Why do I do this to myself? I was pretty sure, going in, that motorcycle club romances weren’t for me. Nonetheless, I bought Joanna Wylde’s Reaper’s Property on the strength of the Dear Author review. Also on the strength of the fact that the hero is named Horse. For obvious reasons.
Here’s the blurb:
Marie doesn’t need a complication like Horse. The massive, tattooed, badass biker who shows up at her brother’s house one afternoon doesn’t agree. He wants Marie on his bike and in his bed. Now.
But Marie just left her abusive jerk of an ex-husband and she’s not looking for a new man. Especially one like Horse—she doesn’t know his real name or where he lives, she’s ninety percent certain he’s a criminal and that the “business” he talks with her brother isn’t website design. She needs him out of her life, which would be a snap if he’d just stop giving her mind-blowing orgasms.
Horse is part of the Reapers Motorcycle Club, and when he wants something, he takes it. What he wants is Marie, but she’s not interested in becoming “property of”.
Then her brother steals from the club. Marie can save him by giving Horse what he wants—at home, in public, on his bike… If she’s a very, very good girl, she’ll get lots more of those orgasms only he can offer, and he’ll let her brother live.
For the first nine chapters, I found the story extremely compelling. I thought Marie’s narrative voice was authentic, and it was fun to read about a heroine who isn’t nobly poor–she’s had a rough life, but mostly because she was born into poverty and didn’t exactly have stellar parents. In someways, Marie brought up some thoughts for me about my own class privilege, and if a book makes me think, so much the better.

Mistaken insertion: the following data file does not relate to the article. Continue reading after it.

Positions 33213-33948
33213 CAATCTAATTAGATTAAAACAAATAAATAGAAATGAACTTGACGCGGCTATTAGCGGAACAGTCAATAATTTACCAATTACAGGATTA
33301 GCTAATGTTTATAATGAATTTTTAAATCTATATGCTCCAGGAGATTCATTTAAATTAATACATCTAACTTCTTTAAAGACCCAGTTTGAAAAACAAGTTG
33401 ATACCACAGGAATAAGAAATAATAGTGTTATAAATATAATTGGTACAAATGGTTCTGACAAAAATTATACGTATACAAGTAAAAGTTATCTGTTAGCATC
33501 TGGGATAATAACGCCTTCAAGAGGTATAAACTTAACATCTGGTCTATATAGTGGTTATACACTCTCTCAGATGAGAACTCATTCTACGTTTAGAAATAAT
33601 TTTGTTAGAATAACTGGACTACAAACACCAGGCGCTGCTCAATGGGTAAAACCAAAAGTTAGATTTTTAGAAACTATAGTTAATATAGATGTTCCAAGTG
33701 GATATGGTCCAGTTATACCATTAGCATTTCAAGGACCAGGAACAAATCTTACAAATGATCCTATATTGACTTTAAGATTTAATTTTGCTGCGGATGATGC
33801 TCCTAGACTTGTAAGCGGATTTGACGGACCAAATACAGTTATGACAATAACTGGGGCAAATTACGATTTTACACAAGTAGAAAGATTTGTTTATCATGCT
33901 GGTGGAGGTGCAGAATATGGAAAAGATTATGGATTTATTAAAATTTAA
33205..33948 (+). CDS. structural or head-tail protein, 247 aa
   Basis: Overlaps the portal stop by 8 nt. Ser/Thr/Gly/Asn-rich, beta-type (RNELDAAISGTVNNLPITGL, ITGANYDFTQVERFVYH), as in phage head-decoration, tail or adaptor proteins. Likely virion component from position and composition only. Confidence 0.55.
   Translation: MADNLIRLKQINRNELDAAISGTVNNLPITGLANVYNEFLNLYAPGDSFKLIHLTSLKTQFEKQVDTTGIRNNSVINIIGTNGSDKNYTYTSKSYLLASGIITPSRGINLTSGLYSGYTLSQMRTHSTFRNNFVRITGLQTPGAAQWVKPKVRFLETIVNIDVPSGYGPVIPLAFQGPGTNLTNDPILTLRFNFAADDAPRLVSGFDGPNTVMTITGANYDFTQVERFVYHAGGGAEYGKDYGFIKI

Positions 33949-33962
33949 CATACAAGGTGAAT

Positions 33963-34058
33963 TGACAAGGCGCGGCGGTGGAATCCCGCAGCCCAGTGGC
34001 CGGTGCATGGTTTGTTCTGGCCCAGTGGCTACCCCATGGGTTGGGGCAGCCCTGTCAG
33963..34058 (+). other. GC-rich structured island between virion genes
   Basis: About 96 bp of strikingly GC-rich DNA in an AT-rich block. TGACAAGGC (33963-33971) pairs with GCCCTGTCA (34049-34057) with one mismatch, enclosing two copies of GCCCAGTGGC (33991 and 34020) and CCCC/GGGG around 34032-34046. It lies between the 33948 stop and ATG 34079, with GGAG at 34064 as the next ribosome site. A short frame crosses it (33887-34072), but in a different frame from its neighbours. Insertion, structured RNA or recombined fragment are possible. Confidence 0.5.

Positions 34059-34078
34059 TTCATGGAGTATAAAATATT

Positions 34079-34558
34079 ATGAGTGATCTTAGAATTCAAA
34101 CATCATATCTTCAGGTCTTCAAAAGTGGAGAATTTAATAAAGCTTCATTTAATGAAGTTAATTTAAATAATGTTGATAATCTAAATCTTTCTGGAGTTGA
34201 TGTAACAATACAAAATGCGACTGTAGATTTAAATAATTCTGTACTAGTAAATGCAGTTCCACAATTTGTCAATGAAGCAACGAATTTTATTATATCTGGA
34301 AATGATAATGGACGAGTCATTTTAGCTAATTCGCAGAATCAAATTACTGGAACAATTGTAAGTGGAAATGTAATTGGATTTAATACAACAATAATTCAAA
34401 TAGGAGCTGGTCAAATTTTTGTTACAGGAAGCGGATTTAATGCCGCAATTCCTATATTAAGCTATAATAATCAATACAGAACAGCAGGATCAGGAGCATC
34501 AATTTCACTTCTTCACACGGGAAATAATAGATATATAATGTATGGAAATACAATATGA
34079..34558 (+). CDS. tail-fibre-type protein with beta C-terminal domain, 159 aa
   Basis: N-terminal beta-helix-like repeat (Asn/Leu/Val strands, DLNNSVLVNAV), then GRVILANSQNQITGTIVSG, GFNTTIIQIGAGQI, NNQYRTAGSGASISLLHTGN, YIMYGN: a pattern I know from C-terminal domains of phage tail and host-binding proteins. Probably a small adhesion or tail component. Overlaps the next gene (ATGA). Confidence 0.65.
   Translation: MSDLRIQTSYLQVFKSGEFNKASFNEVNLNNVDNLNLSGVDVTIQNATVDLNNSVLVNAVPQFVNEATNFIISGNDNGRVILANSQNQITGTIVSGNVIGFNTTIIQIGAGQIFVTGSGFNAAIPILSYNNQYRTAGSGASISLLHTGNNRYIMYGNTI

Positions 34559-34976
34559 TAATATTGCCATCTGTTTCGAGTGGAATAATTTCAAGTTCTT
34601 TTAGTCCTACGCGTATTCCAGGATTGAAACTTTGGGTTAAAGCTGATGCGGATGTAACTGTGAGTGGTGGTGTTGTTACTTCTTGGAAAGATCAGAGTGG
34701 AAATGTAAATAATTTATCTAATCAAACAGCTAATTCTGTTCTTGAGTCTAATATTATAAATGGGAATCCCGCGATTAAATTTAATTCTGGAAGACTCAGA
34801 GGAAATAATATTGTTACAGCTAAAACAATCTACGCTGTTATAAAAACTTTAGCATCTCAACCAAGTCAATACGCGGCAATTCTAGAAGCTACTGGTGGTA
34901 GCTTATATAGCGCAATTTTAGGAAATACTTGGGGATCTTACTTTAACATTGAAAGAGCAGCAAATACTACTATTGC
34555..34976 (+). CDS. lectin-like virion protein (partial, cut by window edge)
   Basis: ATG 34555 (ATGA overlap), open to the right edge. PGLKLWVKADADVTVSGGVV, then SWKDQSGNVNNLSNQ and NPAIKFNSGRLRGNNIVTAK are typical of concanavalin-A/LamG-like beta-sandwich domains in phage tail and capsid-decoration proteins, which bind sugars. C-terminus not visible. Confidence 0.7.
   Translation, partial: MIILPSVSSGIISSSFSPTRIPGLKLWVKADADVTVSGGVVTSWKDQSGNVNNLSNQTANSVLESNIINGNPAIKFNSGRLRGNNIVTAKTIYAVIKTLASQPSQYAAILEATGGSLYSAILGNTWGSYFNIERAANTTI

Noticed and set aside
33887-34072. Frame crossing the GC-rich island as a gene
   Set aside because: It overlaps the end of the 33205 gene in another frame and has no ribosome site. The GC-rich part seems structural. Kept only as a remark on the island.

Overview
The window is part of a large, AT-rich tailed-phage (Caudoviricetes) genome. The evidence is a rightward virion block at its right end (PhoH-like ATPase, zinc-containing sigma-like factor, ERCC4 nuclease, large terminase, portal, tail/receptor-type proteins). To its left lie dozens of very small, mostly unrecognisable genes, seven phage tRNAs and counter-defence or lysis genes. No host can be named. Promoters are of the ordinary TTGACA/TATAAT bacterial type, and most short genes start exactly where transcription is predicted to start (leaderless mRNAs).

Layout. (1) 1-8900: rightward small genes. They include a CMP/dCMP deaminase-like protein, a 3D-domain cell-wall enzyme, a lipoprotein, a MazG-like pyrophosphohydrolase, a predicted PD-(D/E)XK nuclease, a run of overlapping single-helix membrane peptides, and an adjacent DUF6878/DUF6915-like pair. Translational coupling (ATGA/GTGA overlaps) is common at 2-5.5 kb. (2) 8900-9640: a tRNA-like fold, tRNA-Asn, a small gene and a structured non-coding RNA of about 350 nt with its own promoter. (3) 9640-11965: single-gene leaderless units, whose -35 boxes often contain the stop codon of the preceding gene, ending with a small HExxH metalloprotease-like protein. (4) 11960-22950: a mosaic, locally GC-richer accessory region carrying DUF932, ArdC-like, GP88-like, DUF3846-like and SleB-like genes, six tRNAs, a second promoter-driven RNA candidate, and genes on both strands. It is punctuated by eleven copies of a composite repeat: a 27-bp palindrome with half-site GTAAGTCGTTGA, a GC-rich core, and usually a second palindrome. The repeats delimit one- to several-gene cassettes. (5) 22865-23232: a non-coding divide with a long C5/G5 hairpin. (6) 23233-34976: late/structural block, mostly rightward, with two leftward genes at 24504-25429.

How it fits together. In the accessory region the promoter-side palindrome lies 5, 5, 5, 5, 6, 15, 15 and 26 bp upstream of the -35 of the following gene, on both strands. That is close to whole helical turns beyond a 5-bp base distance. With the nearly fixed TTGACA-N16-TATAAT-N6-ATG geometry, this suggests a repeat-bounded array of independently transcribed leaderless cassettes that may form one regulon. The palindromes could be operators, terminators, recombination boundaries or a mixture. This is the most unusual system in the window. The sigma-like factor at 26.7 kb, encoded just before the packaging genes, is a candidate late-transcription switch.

Unfortunately, I didn’t connect with Horse. I think maybe I could have finished the book, quietly disapproving of Marie’s life choices, if the author hadn’t abruptly switched from Marie’s first-person point of view to Horse’s third-person perspective. Horse worked better as a mysterious and slightly sinister presence, and when his narration reveals that he is basically just a douchebag and, yes, a criminal, I lost what respect I had. I don’t mind antiheroes, but it seemed clear this was going to end up one of those books where all the changing has to be done by the heroines. I need for my romances to have both characters changing, or I can’t buy an HEA, and I didn’t get the sense Horse wanted to be redeemed.
The last straw, however, was the portrayal of the meeting of the motorcycle club, in which there was a scene involving one of the club members going on a rant about how they were Reapers, and therefore not pussies. Maybe men in motorcycle clubs really talk that way. I don’t know, but the scene didn’t feel like genuine dialogue the characters would say. It felt like a nod to the female readership of the books: “Don’t worry, girls. This isn’t going to be one of those awful politically correct romances.” They were working so hard to be manly that I kind of expected them to burst into song.
(Possibly this says way more about me than it does the book, though.)
What I’ve learned from this experience: Next time I need someone to talk me off the buying ledge when I get tempted by something so clearly not for me. I wish readers who like motorcycle club romances joy of them. Me, I’m off to read something with a less douchey hero.